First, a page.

4 Introverts Who Created Successful Startups

4 Introverts Who Created Successful Startups - Introvert Whisperer

Gates. Shah. Zuckerberg. What do these names have in common? For starters, they’re all insanely successful. After all, who wouldn’t count running Facebook — which is used by well over a billion people on the planet — a success? Another common element between all of them is that they’re all introverts.

Yes: it may be hard to believe, but Bill Gates — founder of one of the most influential technology companies in history and one of the most popular people on the planet — is an introvert. He’s someone who doesn’t readily and willingly like talking to people and, in general, would like to spend most of his time alone.

You may be surprised to find there’s a handful of introverts out in the world who have managed successful startup companies in addition to Mr. Gates.

 

1. Ben Silbermann, CEO of Pinterest

Have you ever scrolled for hours upon hours on Pinterest, maybe looking at cool recipes, trendy fashions or even just cat pictures? If you have, then you’ve experienced the idea of Ben Silbermann. Silbermann had the idea for Pinterest after designing his own apps. When Tote, one of his early apps, failed, he turned to his childhood and thought of an app for collecting. The rest is history.

Silbermann has learned that small victories are important to share with people. With an introverted personality, he has to remember to share his wins and not simply keep all his emotions to himself. A worthy lesson for anyone.

 

2. Dharmesh Shah, Co-Founder of Hubspot

Social media is a natural part of our lives now. That may seem scary, but it’s the truth. Keeping this in mind, Shah and his business partner saw an opportunity to provide tools for this platform way back in 2006. Shah’s ability to accurately predict how social media would blow up led to his company becoming one of the first to provide social media marketing and web analytics.

Shah’s idea to treat customers like people really hit home with future buyers. Creating a company that has a personal touch is important when leading a company as an introvert. Recognizing that everyone has anxiety and doubts makes everyone human — and that makes everyone important.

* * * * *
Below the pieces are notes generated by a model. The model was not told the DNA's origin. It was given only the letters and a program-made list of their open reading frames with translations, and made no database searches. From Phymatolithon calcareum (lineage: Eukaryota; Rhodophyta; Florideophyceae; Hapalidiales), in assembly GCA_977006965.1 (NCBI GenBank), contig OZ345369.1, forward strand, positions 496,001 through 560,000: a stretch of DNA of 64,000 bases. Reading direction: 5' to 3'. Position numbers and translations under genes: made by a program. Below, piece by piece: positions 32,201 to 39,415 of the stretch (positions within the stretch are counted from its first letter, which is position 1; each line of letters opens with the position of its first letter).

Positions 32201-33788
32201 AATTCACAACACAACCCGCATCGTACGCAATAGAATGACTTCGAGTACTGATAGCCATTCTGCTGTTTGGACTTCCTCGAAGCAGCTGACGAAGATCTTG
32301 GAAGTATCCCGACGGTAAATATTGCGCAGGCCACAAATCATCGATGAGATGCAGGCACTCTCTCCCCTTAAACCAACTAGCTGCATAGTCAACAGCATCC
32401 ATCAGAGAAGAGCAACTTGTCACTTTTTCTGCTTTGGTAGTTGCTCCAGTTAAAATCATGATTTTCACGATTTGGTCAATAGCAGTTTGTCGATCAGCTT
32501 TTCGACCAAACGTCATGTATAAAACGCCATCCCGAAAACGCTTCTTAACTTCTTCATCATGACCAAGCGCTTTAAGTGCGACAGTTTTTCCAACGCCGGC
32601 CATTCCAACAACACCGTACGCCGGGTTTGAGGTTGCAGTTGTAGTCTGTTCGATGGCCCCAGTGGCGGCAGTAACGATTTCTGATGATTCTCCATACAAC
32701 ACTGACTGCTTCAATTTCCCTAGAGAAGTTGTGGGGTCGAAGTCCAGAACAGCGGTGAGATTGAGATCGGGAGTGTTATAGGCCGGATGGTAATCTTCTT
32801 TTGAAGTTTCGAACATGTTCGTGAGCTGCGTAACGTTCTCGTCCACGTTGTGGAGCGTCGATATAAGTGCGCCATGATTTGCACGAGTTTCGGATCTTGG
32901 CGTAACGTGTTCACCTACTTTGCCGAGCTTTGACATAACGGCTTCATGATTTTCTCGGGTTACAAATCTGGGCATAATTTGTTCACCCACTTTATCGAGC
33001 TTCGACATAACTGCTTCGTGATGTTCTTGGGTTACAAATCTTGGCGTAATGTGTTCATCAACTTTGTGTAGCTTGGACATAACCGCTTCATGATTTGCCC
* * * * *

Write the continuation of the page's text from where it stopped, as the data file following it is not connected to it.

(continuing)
3. Mark Zuckerberg, Co-Founder of Facebook

Facebook is everywhere. You can’t escape its grasp, no matter where you turn. As Facebook continues to grow, Mark Zuckerberg is a man who is wanted by the media more and more. The spotlight continues to grow on him. With this in mind, it’s difficult for Zuckerberg to be himself.

Naturally an introvert, Zuckerberg works through it by genuinely caring about and talking to people. Just because you may not like to socialize doesn’t mean you don’t have great ideas. Mark gets out there and listens to people when they talk. Specifically, he has a special relationship with one of his executives. With a two-man team, getting messages across is much easier. This is a great tool to use if you’re looking to use your introversion as an advantage.

 

4. Bill Gates, Founder of Microsoft

Yes, the brilliant mind behind Microsoft and one of the biggest figures of the 20th century is an introvert. Bill is famously known for his shyness and his quirky side. Even though Mr. Gates doesn’t necessarily like to attract attention to himself through the characteristics of an extrovert, Bill harnesses one of the most important tools a successful introvert has.

You have to know what you’re talking about. Plain and simple. If you know what you’re talking about, no matter the subject matter, you’ll have a ton of confidence. If you have a ton of confidence, you don’t need to worry about people staring at you and secretly laughing at you. Rather, if you know your stuff, you’ll inspire and awe everyone you talk to.

Inspired yet? These folks stand as proof that great ideas don’t need to fall by the wayside just because you like to keep to yourself.

 

Kayla Matthews is a self-improvement writer contributing to publications like The Daily Muse, MakeUseOf, Lifehack and The Huffington Post. To read more professional development posts from Kayla, check out her blog, Productivity Theory.

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